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Brooklyn-based rock outfit The Dig has been touring the country for the last few years, winning over fans at each stop with fun, energetic live shows. Their debut album, Electric Toys, came out in June. This Saturday, they’re playing on BB Riverboats’ Belle of Cincinnati as part of River_DMF. Each Note Secure’s MaryKate Moran recently talked with Jamie Alegre, the band’s drummer, about recording without a label, a tour van break-in and more.
ENS: You come from a musical background, right? You might be sick of hearing that.
Alegre: [Laughs] My dad played in Toronto and he had a band in the 70s and 80s. They recorded a few 45s. My uncle still has a recording studio up in Canada, actually. But, yeah, I grew up around it and my mom would take me to watch my dad play. I would set up a chair in front of the stage and try to figure out what my dad was doing, just wanting to do what he was doing.
ENS:How did you get hooked up with The Dig?
Alegre: I first met them in New York, they had been playing New York for a year. That’s when they did their first EP, I joined them after that. I used to play in this other band and we’d play shows together. I used to go see them all the time, I became a fan, so when they needed a drummer it worked out perfect.
ENS: When’s the last time you played Cincinnati?
Alegre: We played with Portugal. The Man in March at the 20th Century Theatre.
ENS: Have you guys played a boat before? No cruise ships or anything like that?
Alegre: No, so this will be the first time. We were kind of wondering how much the boat’s gonna rock. We’re looking forward to it. Our friends from Bad Veins recommended us [for the show] and we’re excited to see them again.
ENS: Speaking of Bad Veins, you’ve been touring a lot lately, including a long stint with them, Thrice and Kevin Devine.
Alegre: Yeah, and we just got a few shows with The Henry Clay People. We love being on the road, but it was nice to have a break [over the summer].
ENS: The Dig has been around for what might feel like both a short and long amount of time, given all the touring you’ve done. Do you feel any tour or buzz fatigue?
Alegre: I guess we’re been touring for the last two or three years, but it’s really taken off since we’ve hooked up with Paradigm, and they’ve been getting us some great shows. We used to book our own shows before then and it was definitely a lot more work, but now it feels like it’s starting to take off. Plus, it’s a good experience to do on your own at first. Then when you get a booking agent, you can really appreciate what they’re doing for you.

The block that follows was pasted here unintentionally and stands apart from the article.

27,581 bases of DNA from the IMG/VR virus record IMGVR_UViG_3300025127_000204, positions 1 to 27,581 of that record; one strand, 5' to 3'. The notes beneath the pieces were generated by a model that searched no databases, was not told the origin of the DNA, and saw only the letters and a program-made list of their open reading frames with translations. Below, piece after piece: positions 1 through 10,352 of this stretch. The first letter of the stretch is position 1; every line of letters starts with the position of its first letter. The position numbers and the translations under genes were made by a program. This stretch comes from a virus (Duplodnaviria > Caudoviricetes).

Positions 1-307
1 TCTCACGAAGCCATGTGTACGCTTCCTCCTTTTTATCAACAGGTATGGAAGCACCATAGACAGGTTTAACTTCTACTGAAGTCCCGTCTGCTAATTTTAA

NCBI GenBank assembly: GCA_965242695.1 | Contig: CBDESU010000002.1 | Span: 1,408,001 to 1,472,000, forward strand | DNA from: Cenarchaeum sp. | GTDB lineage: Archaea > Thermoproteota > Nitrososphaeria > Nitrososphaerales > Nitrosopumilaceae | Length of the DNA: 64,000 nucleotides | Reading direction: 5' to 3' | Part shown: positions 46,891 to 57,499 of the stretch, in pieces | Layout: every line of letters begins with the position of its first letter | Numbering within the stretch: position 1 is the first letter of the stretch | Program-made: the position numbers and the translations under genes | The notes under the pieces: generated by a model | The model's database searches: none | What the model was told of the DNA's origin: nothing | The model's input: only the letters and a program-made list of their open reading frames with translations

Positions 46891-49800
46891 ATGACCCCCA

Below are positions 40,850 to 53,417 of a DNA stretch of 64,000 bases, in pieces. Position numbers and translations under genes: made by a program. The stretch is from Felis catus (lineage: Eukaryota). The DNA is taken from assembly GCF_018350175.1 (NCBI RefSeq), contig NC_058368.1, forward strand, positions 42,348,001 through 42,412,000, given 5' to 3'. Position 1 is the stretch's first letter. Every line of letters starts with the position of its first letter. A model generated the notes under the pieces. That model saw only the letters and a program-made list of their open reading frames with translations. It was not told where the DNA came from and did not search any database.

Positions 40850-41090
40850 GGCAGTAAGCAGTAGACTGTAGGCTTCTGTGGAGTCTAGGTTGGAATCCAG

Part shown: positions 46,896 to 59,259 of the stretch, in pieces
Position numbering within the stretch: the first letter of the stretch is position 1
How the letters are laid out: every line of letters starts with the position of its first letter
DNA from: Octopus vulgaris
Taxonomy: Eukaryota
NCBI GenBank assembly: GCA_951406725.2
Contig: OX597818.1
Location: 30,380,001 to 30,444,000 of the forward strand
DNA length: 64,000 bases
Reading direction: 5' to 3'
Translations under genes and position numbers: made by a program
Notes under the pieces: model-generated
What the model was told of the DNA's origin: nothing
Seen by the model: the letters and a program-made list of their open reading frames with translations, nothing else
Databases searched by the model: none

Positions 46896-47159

ENS: When you guys are asked to describe your live shows, the term “high energy” keeps coming up.
Alegre: When we play we want to make the music that you want to move along to. Or at least tap your foot. Our songs can be pretty rockin. We do have slow stuff, but that’s really only compared to our faster-paced songs.
ENS: I’m a fan of the song “Penitentiary.”
Alegre: Yeah, it has a dancy beat. That’s one of the more rocking ones.
ENS: How collaborative is the band’s writing process? Can you say what makes a song a Dig song?
Alegre: Someone will have an initial idea, they’ll usually work on it at home and they’ll bring it into a rehearsal and we’ll piece it together. I bring in some stuff, but the songs tend to start of with a chorus or melody.
I think the songwriting definitely evolves and changes, even from bands that you’re touring with, but overall when we play a song it will sound like us. A lot of soundscapes come from our keyboardist Eric, and he tends to put a Dig signature on it. And of course the vocals.
ENS: How was making your first album without a record label?
Alegre: The main thing is that we had to raise all the money ourselves. Obviously, labels can front a lot of the cost. But we also felt that it was good that way, we have a lot more control of what we want to do with the album now and also in the future, with sales and royalties.
ENS: And as of right now you’re still unsigned.
Alegre: Yea. We’re self-operating. We have great management and a booking agent and a publicist, a lawyer and a little distribution deal as well. Pretty much, so far it’s going well. There was a time we were really pushing to try to get on a label. But when the timing’s right…
ENS: Have you guys developed any tour rituals?
Alegre: Maybe individually, but nothing unique like that. Yeah we’re kind of boring, I guess. We’re not superstitious.
ENS: Your van was broken into in Chicago last month and a lot of valuable equipment was stolen. Have you been able to replace any of it?
Alegre: We got a lot of support from family and friends they were able to help us replace a lot of it. A lot of the stuff they took was vintage, like vintage guitars from the ’60s and ’70s. It’s amazing how many stories like that you hear when others hear your story. Everybody in the industry can rattle off three or four stories. We’ve learned a lot from it. We took for granted our gear being safe. You don’t really think it can happen to you until it does.
The Dig is playing The Belle of Cincinnati on Saturday, August 28. Boat leaves dock at 11pm. Tickets are $30 at Shake-It Records, $35 at riverdmf.theprojectmill.com and $40 at the door.
Interview by Mary Kate Moran, follow her on Twitter @marykate_moran
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